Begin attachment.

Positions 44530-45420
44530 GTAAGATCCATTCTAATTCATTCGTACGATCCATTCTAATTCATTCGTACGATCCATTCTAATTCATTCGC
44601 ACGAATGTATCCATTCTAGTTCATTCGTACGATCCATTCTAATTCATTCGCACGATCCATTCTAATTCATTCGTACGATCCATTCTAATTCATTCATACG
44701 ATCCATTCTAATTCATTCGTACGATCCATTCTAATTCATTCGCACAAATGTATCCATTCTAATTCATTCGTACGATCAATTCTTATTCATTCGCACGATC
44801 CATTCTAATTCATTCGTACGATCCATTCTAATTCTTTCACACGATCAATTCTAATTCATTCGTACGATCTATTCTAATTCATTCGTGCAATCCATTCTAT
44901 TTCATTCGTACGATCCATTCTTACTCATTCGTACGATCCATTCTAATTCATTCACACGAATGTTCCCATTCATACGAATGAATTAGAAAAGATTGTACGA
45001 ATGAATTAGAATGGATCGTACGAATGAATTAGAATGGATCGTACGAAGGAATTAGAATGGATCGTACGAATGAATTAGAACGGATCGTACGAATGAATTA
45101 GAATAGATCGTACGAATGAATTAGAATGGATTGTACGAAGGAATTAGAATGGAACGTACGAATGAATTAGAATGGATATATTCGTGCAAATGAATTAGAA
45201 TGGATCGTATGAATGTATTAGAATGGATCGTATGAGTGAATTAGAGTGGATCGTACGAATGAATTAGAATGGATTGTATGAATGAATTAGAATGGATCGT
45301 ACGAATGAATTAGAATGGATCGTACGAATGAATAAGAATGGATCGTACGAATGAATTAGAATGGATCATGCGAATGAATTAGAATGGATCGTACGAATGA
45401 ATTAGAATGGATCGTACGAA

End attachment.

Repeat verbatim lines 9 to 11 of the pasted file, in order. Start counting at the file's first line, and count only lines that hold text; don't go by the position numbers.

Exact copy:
45201 TGGATCGTATGAATGTATTAGAATGGATCGTATGAGTGAATTAGAGTGGATCGTACGAATGAATTAGAATGGATTGTATGAATGAATTAGAATGGATCGT
45301 ACGAATGAATTAGAATGGATCGTACGAATGAATAAGAATGGATCGTACGAATGAATTAGAATGGATCATGCGAATGAATTAGAATGGATCGTACGAATGA
45401 ATTAGAATGGATCGTACGAA